29 January, 2016

At the Used Book Stall.

Come with me downtown. We'll be looking in my favorite book stall. The one where the paperbacks smell like stale cigarette smoke and/or mildew. I prefer books where the author does not use "and/or" and "he/she." English may be from the gutter, but it will flow if written with style.

Never mind all that. Today we're going to grab Matisse On Art, mostly translated from the French. Why did I add the article: "the?" I'll stick to visual art - this writing stuff has pitfalls.

In years past my blogging style has been to keep things brief. This year, I am shifting gears for some reason. It feels right that this platform become a place for luxuriously long reads and, when they are on topic, videos. I hope you'll stick around for this year of deeper content. This month we are Celebrating Henri Matisse and I have barely scratched the surface. Maybe we'll extend Matisse Month. 

There. I just paid the vendor and now I'm going to walk straight to the waterfront cafe, grab a cup of coffee and read these essays and interviews by and of Henri Matisse.

26 January, 2016

24 January, 2016

Virtual Walk Through of the Cut Outs and My Visit to the MoMA in 2014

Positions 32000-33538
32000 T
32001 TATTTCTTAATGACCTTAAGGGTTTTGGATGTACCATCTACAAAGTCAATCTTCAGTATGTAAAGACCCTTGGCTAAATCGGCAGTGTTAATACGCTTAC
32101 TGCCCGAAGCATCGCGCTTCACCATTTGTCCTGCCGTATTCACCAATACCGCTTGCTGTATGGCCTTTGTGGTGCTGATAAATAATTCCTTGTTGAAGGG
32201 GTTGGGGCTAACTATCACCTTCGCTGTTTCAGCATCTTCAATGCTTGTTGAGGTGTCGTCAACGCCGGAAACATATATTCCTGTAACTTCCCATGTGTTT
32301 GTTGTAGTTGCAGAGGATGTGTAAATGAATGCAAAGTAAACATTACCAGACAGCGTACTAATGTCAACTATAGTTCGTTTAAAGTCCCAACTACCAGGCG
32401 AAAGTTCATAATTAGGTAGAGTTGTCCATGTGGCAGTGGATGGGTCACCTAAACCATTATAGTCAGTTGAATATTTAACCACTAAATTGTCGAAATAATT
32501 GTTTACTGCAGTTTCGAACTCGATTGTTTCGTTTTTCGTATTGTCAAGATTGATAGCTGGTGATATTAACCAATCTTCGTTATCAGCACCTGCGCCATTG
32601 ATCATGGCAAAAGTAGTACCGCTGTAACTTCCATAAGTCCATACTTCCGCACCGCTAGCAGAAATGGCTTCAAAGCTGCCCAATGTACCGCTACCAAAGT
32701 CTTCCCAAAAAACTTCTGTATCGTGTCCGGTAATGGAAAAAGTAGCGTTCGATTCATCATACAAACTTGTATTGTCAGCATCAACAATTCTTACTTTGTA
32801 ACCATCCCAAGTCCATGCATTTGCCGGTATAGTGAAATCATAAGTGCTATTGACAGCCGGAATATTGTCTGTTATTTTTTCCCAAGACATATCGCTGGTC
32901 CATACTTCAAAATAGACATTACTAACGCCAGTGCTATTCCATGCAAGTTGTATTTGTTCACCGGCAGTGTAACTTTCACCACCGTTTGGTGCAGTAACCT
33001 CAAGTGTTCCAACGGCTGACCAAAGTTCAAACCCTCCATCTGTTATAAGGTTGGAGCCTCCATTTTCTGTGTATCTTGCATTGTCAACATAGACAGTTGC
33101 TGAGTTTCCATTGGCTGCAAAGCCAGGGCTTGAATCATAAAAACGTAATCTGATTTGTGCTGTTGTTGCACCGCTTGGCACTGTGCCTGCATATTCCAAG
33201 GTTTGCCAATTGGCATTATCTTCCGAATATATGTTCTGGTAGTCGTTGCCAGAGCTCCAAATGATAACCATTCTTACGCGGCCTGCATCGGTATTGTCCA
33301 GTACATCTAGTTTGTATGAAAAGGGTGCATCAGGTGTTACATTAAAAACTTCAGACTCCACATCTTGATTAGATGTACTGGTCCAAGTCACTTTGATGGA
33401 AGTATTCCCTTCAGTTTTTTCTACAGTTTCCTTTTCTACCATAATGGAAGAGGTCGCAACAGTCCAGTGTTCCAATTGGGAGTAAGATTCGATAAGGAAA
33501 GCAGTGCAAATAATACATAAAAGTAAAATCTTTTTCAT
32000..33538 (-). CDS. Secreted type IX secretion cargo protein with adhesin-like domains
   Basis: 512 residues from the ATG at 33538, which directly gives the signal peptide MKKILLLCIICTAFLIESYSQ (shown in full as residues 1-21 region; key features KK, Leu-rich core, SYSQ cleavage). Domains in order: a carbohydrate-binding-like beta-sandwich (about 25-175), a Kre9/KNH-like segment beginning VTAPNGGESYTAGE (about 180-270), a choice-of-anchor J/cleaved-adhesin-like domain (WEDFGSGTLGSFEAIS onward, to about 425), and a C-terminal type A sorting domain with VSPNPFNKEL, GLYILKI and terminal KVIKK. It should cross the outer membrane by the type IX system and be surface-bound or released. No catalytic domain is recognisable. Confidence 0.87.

In 2014 it was my thrill to see the Henri Matisse Cut Outs exhibit at the MoMA. Installed in multiple rooms, including a full scale model of the dining room in Nice where he created the Swimming Pool, this exposition brought Matisse's legacy forward. He still thrills and challenges visual norms. In the last paragraph below there is a link to a virtual walk through of the Cut Outs.

The indefatigable Hilary Spurling, Matisse's biographer, Sums up his life and the Cut Outs in this video from the Tate.

Although at first much of this new form of art seemed impenetrable to me, I slowly began to unlock Henri's messages. Some are as simple as how his maquette for a Vance window means "up," or how Oceana means "immersive and unified." Gustave Moreau taught Matisse and prophesied that he would "simplify art." Indeed, here in the final works of his long career, Henri Matisse distilled color and form into visual delights without missing a beat. It's as if you are awoken in an operating room and your visuals are being administered intravenously. There is no spoon-feeding of subjects or details; you feel directly the experience of a lifetime of seeing. You are walking around inside of Matisse's artwork.

Matisse was not being boastful when he said that it would take fifty years for people to understand these works. Here we are over sixty years hence, and mystery still enshrouds his works. What was he trying to say (and what gave him the iron nerve to say it?) with these childish decoupages? 

MoMA provides this examination of what the Cut Outs are.

This walk-through link gives you nearly the experience of the actual show, except that it is linear instead of circuitous. Using clear colors and sharp photography, it provides you with a fine record of the event. Enjoy. Source: New York Times. 


  "When he’s genuinely tough and self-demanding, as he is in some later work, he’s on a plane of his own. Whatever pain it took, the late work is made for love."